Reigate Borough Police

1864: Reigate Borough Police: 1863 saw the authority for the formation in the Borough of Reigate by Royal Charter and a year later the council formed its own borough police force.

Reigate Borough Police Badge of 1863

Reigate Borough Police Badge
of 1863

1863 saw the authority for the formation in the Borough of Reigate by Royal Charter and a year later the council formed its own borough police force. It appears to have been a speedy operation, as the watch committee met on 15 January 1864 and decided the force should be operational on 25 March 1864. The initial establishment was:

One superintendent (designation later changed to head constable) – salary £90 per year
One sergeant – salary 21s per week
Ten constables – salary 18s per week

The first superintendent was George Gifford, who was appointed on 5 March 1864 but resigned after nine days. He was succeeded by George Rogers, whose tenure lasted a little longer, until 1888. On 23 March 1864 a house in Redhill, 3 Carleton Terrace, was taken over as a police station but there were no cells and prisoners had to be detained at Redhill Market Place. The county constabulary also had a police station in Redhill but it retained the premises and only made the hand over to the borough authorities in 1931.

In 1866 the borough built a new police station in West Street, Reigate. By 1871 the establishment had increased to sixteen and 1873 saw the head constable granted an additional allowance of "… £20 yearly for travelling and horse hire …" One officer was appointed detective constable in 1875 with a pay increase of 2s 6d but it was not until 1890 that the first inspector was appointed, Charles Prior. In 1894 James Metcalfe became head constable and remained in office until 1930, when it is recorded that on retirement he was permitted to retain his uniform and bicycle.

A summary execution was carried out at Redhill Police Station in 1896 when PC Skeggs shot dead a dog suspected of having rabies.

By 1899 the establishment of the force had reached one head constables, two inspectors, four sergeants and twenty nine constables. The average height was recorded as 5' 10" with an average age of thirty three. The officers were obviously extremely zealous in performing their duties as the annual report for 1879 reveals that '196 doors and 81 windows were found insecure'!

In 1902 the force moved its headquarters to Reigate. Recruitment did not appear to be a problem, as it is recorded in 1909 that the town was 'invaded' and the station 'besieged' by about two hundred applicants anxious to become policemen.

The force accepted increased responsibilities for the ambulance service in 1913 and it was ordered that an ambulance constable was to accompany the horse ambulance on all calls at a charge of five shillings for the first hour and one shilling per quarter hour thereafter, for the ambulance, horse and driver.

The war years saw the force depleted as men enlisted and about thirty special constables were engaged. 1922 brought the introduction of electric lamps into police use although the head constable decreed that "... great care be taken of them and that no more light then is really necessary is to be used." Evidently extremely careful with police equipment, in 1923 he issued an order restricting the use of the new police bicycle for him and the inspectors. Standards of discipline, however, needed attention in 1929 when it was ordered that each day there would be a quarter of an hour's drill in 'saluting'until it was thought acceptable by the head constable.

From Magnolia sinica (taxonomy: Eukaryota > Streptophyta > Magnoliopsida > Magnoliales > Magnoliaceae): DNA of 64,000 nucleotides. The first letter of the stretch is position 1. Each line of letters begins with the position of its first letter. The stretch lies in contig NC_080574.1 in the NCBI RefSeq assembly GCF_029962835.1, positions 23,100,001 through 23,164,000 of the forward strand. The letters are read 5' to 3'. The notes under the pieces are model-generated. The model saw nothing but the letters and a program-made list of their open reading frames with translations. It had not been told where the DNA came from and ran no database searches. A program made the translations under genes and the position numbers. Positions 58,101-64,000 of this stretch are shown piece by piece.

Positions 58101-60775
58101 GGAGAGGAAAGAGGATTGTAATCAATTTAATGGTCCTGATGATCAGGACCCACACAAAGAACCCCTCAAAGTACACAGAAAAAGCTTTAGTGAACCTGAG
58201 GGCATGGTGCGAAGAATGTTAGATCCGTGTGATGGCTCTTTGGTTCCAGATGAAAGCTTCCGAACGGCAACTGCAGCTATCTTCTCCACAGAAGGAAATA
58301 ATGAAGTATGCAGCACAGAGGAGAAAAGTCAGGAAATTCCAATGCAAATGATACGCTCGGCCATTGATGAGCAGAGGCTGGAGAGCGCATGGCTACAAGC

With the retirement of Mr Metcalfe in 1930, William Beacher was appointed to head the borough force on 1 January 1931 and adopted the title of chief constable. He remained in post until the amalgamation with the county force in 1947 and was looked upon as both a caring and, in many ways, innovative chief.

The best use of manpower seems to have been high on the agenda during his first years, with the Home Office pressing for the installation of more traffic lights to relieve policemen from point duty. Additional fine-tuning resulted in co-operation with the fire brigade and a fireman taking over the duty of ambulance driving. The fire brigade also agreed to "... take charge of and exercise and feed any stray dogs impounded by the police."

1932 saw what could be regarded as one of the most appropriate appointments in the history of Reigate or, indeed, any police force. The chief constable reorganised the Special Constabulary and formed a mobile section under Special Chief Inspector Sir Malcolm Campbell (of Bluebird fame). The mobile specials were divided into two classes:

1st Reserve – Super fast cars
2nd Reserve – Moderately fast cars

A few years later the family connection was extended when Donald Campbell joined the Special Constabulary as a motorcycle dispatch rider.

The economic recession of the early 1930s also affected the police force and there were two cuts in pay. In 1935, despite the recession, the chief constable made what even now is regarded as an almost unbelievable decision by forming a Special Constabulary Air Unit. With pilots based at the local Redhill Aerodrome and up to twelve planes available, regular police officers acted as observers for the unit.

It was used for large-scale searches and remained in being until the demise of the force. After Reigate was temporarily joined with the county force during the war years, the situation was formalised in 1946, ending eighty two years of independent policing in the borough.

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